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CRP-to-albumin ratio predicts acute kidney injury in STEMI patients

28 Oct 2019

The C-reactive protein (CRP)-to-albumin ratio (CAR) appears to be linked to the development of acute kidney injury (AKI) in patients with ST elevation myocardial infarction (STEMI), a recent study has found.

Researchers retrospectively assessed 815 consecutive STEMI patients (mean age, 57±12 years; 18.0 percent male) who were undergoing treatment with primary percutaneous coronary intervention (pPCI). Only 13.5 percent (n=110) of the participants had AKI.

CAR (0.29 vs 0.55; p<0.001) was significantly higher in those with AKI, and so were CRP, peak creatinine kinase myocardial band and total ischaemic time (p<0.001). On the other hand, haematocrit level, estimated glomerular filtration rate and left ventricular ejection fraction values were all significantly lower in AKI patients (p<0.001 for all).

Participants were categorized into tertiles of CAR values: <0.209 (n=271), 0.209–0.457 (n=272) and >0.457 (n=272). The incidence rate of AKI increased along with CAR tertiles (4.4 percent vs 10.7 percent vs 25.4 percent, respectively). Each pairwise comparison was statistically significant (p<0.001).

Multivariate regression analysis further confirmed that CAR was a significant predictor of AKI development (odds ratio [OR], 2.307, 95 percent CI, 1.397–3.809; p0.001). Other significant risk factors included diabetes mellitus (OR, 1.708, 1.053–2.769; p=0.030), haematocrit (OR, 0.957, 0.928–0.986; p=0.004) and hypertension (OR, 3.087, 1.624–5.871; p≤0.001).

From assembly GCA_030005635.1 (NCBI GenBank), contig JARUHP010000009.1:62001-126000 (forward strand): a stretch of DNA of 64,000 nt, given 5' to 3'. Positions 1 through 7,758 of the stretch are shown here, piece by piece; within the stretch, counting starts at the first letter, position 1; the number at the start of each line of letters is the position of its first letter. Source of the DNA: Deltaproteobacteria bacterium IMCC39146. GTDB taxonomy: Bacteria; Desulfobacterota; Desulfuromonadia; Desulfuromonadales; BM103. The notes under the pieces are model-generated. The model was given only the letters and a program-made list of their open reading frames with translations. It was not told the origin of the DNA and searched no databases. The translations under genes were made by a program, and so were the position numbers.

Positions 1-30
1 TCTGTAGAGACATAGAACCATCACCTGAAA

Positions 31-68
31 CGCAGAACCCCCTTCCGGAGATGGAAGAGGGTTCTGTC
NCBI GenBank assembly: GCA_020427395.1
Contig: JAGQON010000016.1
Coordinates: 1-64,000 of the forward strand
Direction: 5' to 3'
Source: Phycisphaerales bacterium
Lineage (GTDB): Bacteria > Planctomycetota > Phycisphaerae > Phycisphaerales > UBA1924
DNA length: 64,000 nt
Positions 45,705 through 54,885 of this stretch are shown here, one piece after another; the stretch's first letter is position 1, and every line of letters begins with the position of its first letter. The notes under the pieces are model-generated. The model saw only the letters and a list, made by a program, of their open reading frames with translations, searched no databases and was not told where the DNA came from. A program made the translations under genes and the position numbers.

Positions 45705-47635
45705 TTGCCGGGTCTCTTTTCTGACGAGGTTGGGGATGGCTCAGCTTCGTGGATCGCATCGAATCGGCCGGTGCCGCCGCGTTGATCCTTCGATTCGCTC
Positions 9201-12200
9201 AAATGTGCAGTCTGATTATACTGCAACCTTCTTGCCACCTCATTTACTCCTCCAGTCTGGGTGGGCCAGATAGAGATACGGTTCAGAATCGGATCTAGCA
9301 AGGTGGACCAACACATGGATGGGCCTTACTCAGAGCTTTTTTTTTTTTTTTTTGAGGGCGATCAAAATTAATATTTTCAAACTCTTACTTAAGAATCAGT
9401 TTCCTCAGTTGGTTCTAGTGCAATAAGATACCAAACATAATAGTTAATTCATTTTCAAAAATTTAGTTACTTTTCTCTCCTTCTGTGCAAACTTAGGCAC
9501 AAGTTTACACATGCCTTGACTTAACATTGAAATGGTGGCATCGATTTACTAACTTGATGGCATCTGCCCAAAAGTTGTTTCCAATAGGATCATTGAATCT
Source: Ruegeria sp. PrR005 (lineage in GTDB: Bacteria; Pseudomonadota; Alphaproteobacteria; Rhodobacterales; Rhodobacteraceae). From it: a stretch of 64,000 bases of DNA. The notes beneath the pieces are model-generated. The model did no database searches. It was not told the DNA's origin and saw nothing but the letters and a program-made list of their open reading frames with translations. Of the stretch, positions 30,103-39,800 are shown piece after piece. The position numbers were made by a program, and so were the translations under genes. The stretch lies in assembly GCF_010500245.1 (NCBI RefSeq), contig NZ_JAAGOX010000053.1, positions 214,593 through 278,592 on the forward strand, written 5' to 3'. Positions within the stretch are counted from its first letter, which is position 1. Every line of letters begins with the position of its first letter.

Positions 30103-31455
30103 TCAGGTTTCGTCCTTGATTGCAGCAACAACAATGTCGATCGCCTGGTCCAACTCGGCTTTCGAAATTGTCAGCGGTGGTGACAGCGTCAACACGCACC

Excluding patients with cardiogenic shock did not attenuate the relationship between CAR and AKI risk (OR, 3.076, 1.679–5.636).

Moreover, CAR also showed a significantly higher area under the receiver operating characteristic curve than CRP (0.724 vs 0.705; p<0.001) and albumin level (0.724 vs 0.679; p<0.001).

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Most Read Articles
Pearl Toh, 31 Dec 2019
Adding the neuraminidase inhibitor oseltamivir to usual care speeds up recovery from influenza-like illness by a day compared with usual care alone, with even greater benefits seen in older, sicker patients with comorbidities, according to the ALIC4E study.
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At a Menarini-sponsored symposium held during the Asian Pacific Society Congress, renowned cardiologist Prof John Camm provided the latest evidence for chronic stable angina with or without concomitant diseases, with a special focus on the antianginal agent ranolazine and combination therapies. The event was chaired and moderated by Dr Dante Morales from the University of the Philippines College of Medicine.
6 days ago
Testosterone treatment may slightly improve sexual functioning and quality of life in men without underlying organic causes of hypogonadism, but it offers little to no benefit for other common symptoms of ageing, according to a study. In addition, long-term efficacy and safety of this therapy remain unknown.
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